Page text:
Weakness and capitulation
To the editor:
There’s been a lot of nonsense lately about “weakness” — such as from our Congresswoman, Elise Stefanik — over whom is to blame for Vladimir Putin thinking he was at liberty to invade Ukraine. As though the most expansionist authoritarian tyrant in the world would have been kept in line by some big tough guy acting tough.
Russia did not invade another country under Trump. Or so goes the observation masquerading as an argument.
Of course, if Romney had won in 2012, Obama could say the same. Russia invaded Georgia during the Bush administration, which was partly rebuking NATO regarding Georgia and Ukraine. Ukraine was not interested. When Ukraine became interested, Russia annexed Crimea. Invasions wait not for Presidents, but for the Olympics. Apparently.
Putin views the historical Russian empire with what Americans call “manifest destiny.” He wants to end the “rules-based international order” disallowing Russian irredentism. He undoubtedly gets perverse satisfaction from using American ideas to justify this imperialism. Unilateral preventive warfare, national self-determination. (But not, of course, for separatists within Russia itself.) While I do think he waited until after our election to mass troops along Ukraine — which began a year ago, by the way — there is no reality in believing that depended on who won. Nor was it our chaotic withdrawal from Afghanistan. It would hardly matter if the Afghan government waited a few weeks to collapse.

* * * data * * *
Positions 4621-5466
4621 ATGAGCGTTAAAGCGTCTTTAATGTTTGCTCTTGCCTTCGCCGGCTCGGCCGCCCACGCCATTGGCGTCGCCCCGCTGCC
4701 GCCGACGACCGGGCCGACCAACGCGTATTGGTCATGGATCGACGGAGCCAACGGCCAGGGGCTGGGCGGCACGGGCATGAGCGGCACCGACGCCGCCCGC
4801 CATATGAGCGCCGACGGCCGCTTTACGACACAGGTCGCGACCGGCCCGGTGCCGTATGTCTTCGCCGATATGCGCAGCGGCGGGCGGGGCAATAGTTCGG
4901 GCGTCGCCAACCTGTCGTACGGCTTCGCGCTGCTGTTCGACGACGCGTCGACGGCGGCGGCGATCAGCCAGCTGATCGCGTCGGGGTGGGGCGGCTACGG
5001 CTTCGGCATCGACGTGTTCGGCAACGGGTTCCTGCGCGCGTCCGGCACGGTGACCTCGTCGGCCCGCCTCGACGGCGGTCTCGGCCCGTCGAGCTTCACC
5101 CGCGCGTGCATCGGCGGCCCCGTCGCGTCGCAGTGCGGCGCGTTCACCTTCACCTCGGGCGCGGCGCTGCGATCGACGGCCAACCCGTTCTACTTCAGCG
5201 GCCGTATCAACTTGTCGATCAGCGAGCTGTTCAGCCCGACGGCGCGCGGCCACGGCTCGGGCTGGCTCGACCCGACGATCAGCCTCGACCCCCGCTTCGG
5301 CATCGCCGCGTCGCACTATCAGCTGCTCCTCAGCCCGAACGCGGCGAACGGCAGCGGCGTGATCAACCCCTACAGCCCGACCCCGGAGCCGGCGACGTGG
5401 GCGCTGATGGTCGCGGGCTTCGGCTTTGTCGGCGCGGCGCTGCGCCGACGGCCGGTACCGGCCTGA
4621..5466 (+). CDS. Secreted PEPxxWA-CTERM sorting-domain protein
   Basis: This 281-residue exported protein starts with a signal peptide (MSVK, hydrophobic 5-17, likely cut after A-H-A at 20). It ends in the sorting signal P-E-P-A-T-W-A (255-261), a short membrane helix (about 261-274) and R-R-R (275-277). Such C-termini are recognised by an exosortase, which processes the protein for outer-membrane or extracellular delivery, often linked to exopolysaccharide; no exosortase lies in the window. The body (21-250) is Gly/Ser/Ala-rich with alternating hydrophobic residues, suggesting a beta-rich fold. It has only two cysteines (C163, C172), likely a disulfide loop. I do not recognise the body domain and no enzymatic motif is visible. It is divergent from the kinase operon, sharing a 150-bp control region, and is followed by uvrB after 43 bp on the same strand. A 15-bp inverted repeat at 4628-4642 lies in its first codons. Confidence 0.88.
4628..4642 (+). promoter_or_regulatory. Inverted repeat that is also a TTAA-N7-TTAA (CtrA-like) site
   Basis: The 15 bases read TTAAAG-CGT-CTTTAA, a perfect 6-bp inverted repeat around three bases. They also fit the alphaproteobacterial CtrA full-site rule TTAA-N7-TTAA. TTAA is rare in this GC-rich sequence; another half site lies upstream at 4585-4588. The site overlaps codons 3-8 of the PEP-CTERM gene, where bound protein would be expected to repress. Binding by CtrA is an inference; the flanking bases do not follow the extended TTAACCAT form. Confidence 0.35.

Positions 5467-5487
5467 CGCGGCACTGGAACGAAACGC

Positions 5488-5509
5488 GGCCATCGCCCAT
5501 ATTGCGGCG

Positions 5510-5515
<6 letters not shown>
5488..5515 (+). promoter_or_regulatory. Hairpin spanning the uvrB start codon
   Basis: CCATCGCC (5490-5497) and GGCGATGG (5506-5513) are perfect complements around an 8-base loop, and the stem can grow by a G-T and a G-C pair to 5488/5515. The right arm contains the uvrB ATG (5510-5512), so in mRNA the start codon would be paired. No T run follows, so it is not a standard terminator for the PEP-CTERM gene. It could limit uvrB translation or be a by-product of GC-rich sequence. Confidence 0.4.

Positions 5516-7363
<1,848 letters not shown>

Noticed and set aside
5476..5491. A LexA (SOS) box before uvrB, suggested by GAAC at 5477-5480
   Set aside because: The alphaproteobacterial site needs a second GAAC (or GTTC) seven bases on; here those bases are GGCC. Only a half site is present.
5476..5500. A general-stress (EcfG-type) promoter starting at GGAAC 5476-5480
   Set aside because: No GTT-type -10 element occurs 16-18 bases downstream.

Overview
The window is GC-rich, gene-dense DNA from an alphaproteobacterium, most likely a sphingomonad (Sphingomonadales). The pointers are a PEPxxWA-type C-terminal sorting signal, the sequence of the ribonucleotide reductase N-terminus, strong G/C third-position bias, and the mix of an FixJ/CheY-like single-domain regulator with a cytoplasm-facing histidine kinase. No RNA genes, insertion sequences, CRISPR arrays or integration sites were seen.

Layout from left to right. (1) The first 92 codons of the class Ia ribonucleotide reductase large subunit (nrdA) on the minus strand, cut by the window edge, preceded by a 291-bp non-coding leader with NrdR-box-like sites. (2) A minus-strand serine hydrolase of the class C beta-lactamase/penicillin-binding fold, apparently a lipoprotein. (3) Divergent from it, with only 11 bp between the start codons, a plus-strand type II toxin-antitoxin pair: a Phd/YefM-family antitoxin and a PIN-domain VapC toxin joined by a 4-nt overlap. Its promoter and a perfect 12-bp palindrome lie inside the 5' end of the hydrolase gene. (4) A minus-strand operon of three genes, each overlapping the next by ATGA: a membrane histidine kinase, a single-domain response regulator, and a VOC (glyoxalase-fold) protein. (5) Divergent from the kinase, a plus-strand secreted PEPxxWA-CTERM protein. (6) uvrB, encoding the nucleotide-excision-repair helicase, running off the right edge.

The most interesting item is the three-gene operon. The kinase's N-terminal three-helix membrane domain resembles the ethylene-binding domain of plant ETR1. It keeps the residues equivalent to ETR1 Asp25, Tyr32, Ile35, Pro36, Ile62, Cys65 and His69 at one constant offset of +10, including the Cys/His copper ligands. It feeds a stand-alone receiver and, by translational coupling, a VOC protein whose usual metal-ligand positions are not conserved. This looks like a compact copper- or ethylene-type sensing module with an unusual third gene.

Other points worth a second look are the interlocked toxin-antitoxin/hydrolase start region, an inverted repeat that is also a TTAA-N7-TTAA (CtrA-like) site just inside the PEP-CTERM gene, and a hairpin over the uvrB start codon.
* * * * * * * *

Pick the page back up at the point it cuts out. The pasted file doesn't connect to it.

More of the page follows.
For Putin, what looked “weak” was pulling out, period. The policy of both Biden and Trump. Withdrawing American hard power from central Asia. Ironically making mobilization to Europe easier, but likely misinterpreted as a lack of will.
There was also the insurrection and quasi-legal coup attempts. Or how the Russia hawk party has split, with an isolationist branch opposing “the deep state,” our own national security establishment. Insisting our elections are stolen, even though they gained seats in Congress, on the same ballots. America First. These are all great for Putin.
Trump recently said he believes Putin “[didn’t want] to do this initially. I think he wanted to do something and negotiate.” He’s right.
The trouble is the Kremlin’s terms included numerous conditions NATO would never ordinarily accept. Nor would Ukrainian neutrality ever be sufficient. Trump as President may well have wanted to “negotiate,” allowing Russia to reassert hegemony in eastern Europe. Maybe they would divide western Ukraine between Poland and Hungary. “Strength” sounds remarkably like “appeasement.”
Where Trump is wrong is calling this “genius” or “savvy.” For international purposes, the ruble is no longer money. Germany is rebuilding its military. Sweden and Switzerland ended neutrality. Most Putin admirers are distancing themselves. More countries will flock to NATO, which is now openly arming Ukraine to kill Russian soldiers. Russia’s geopolitical standing has collapsed.
But this notion war could have been prevented, or even stopped now, by more aggressive posturing is ridiculous. Putin wants land and spent years insulating Russia from sanctions. If we really don’t want to look “weak,” it’s time we stop making ourselves into “useful idiots” with partisan mind rot.